The Empowering Citizens Act, sponsored by Representatives David Price (D-NC) and Chris Van Hollen (D-MD), is the most comprehensive campaign finance reform legislation in Congress. The legislation would repair the presidential public financing system, create a public financing system for congressional races, shut down individual-candidate super PACs and strengthen the rules prohibiting coordination between candidates and outside spending groups.

Editorials in The New York Times (November 21, 2012) and The Washington Post (November 18, 2012) called the Empowering Citizens Act “vital” reform legislation.

The Times editorial supporting the Act said the legislation “would sever the informal relationships between ‘super PACs’ and the candidates they support, and use federal matching money to encourage small contributions to presidential and Congressional candidates.”

The Post editorial supporting the Act said the legislation contains “antidotes to big money in politics” including provisions that “would encourage small donations by creating a 5-for-1 federal matching fund system in both congressional and presidential campaigns.” The editorial also said the Act would “eliminate the candidate-specific super PACs, such as Mitt Romney’s Restore our Future and President Obama’s Priorities USA, that did the most to shred the fiction of independent expenditures.”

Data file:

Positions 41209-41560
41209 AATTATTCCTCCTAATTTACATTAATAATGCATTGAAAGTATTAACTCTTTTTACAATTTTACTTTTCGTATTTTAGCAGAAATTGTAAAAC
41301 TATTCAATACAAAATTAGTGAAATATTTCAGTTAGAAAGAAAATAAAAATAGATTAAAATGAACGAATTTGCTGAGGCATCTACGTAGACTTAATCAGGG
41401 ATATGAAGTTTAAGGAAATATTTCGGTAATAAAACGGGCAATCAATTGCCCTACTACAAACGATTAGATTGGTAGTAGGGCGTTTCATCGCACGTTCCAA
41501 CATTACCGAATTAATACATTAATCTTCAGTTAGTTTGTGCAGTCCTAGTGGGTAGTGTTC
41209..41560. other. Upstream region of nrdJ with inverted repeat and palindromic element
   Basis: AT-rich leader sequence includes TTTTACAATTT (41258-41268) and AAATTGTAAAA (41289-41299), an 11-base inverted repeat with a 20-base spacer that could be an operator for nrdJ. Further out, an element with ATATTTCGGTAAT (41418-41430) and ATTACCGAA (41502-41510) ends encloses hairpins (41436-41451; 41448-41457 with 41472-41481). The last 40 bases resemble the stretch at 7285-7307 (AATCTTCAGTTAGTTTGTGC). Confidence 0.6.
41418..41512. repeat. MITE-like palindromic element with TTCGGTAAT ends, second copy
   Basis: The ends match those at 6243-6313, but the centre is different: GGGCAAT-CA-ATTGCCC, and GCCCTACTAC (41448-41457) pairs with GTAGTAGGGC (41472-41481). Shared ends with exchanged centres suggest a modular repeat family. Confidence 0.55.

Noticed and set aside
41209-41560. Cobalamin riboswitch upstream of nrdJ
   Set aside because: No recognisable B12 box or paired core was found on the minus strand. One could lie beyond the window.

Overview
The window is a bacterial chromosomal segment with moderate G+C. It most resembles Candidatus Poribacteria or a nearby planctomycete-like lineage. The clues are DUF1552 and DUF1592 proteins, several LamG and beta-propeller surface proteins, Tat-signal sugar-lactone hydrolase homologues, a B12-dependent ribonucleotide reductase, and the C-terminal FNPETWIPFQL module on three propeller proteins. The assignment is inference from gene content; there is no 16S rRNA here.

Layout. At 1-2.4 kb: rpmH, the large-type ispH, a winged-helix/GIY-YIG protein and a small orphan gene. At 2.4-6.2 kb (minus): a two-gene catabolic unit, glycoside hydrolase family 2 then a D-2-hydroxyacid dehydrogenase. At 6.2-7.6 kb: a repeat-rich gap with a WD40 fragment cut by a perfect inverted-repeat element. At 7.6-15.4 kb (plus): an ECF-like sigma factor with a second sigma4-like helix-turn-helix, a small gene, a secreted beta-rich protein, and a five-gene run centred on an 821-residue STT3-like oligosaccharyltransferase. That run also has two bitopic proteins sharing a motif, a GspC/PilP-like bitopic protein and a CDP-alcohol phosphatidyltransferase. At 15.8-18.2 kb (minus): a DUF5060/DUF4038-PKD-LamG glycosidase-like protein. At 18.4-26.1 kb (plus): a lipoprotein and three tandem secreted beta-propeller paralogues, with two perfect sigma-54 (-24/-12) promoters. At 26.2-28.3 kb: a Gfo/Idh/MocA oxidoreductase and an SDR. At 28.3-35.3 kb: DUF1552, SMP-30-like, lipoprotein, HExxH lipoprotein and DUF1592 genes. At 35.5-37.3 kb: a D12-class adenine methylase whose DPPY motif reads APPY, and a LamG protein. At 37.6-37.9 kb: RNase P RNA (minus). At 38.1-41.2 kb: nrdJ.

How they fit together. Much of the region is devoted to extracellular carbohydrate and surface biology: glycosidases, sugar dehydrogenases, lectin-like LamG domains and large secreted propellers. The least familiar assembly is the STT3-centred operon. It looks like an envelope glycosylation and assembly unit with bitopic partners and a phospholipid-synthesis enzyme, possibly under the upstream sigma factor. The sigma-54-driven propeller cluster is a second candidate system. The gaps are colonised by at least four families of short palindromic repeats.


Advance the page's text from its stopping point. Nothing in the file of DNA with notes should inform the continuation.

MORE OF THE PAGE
A later New York Times editorial (August 17, 2013)  supporting the Act said, “The sleazy flow of cash cries out for a public financing system for Congressional elections that would give more power to small donors, along the lines of the Empowering Citizens Act, introduced by two Democrats, David Price of North Carolina and Chris Van Hollen of Maryland.”

A New York Times editorial on August 4, 2014, said that individual-candidate super PACs “could be shut down if Congress would pass the Empowering Citizens Act, a bill introduced in the House that would put strict limits on these kinds of coordinated contributions.”

The Empowering Citizens Act allows ordinary Americans to play a central role in financing presidential and congressional elections by matching small contributions from individuals up to $250 per donor with multiple public funds on a 6 to 1 basis.  Federal candidates who participate in the matching funds system have to agree to limit the contributions they receive from individuals to $1,000 per donor, per election.

The matching funds system would greatly magnify the importance of ordinary Americans in financing federal elections and would provide federal candidates with an alternative way to run for office without being indebted to their funders.

The Empowering Citizens Act also includes provisions to shut down individual candidate super PACs and to strengthen the rules prohibiting coordination between outside spending groups and the candidates they support.

Individual candidate super PACs operate as arms of the candidate they support. They are vehicles for supporters to circumvent and eviscerate the candidate contribution limits by giving unlimited contributions to the super PAC supporting that candidate.

The Act defines coordination between a candidate and a super PAC to include elements that establish close ties between the candidate and the super PAC.  Once such coordination is established, all future expenditures by the super PAC to support the candidate are treated as coordinated with the candidate.  Under federal law coordinated expenditures are defined as also being in-kind contributions and are subject to the PAC contribution limit of $5,000 per year.